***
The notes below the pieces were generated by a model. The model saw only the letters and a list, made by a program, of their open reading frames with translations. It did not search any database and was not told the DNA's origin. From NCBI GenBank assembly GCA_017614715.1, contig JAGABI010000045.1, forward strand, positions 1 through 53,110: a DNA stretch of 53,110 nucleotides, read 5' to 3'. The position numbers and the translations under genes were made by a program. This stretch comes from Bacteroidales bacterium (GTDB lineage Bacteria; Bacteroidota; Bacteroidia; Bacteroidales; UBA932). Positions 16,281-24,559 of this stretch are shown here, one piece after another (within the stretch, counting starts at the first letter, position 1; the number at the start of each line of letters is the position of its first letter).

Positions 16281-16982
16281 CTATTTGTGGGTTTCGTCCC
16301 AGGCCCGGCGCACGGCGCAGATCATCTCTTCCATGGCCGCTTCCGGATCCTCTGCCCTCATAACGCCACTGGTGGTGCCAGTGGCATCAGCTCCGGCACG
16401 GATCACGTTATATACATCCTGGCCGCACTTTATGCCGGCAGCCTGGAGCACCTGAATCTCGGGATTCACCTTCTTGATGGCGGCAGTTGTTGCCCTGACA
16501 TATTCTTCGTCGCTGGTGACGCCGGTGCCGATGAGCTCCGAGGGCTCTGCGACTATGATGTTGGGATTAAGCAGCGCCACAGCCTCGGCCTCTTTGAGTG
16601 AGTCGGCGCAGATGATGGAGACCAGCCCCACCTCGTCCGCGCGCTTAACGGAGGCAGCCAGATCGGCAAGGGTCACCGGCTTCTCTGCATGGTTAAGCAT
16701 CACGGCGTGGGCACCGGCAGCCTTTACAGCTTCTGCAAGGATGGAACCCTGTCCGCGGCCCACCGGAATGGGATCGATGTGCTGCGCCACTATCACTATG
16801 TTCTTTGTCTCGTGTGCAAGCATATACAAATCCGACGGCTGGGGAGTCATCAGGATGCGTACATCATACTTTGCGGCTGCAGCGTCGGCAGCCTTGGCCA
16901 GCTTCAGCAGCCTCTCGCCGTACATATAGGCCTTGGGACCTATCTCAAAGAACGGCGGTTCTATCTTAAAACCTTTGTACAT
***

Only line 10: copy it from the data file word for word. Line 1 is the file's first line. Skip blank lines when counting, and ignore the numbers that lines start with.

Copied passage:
16901 GCTTCAGCAGCCTCTCGCCGTACATATAGGCCTTGGGACCTATCTCAAAGAACGGCGGTTCTATCTTAAAACCTTTGTACAT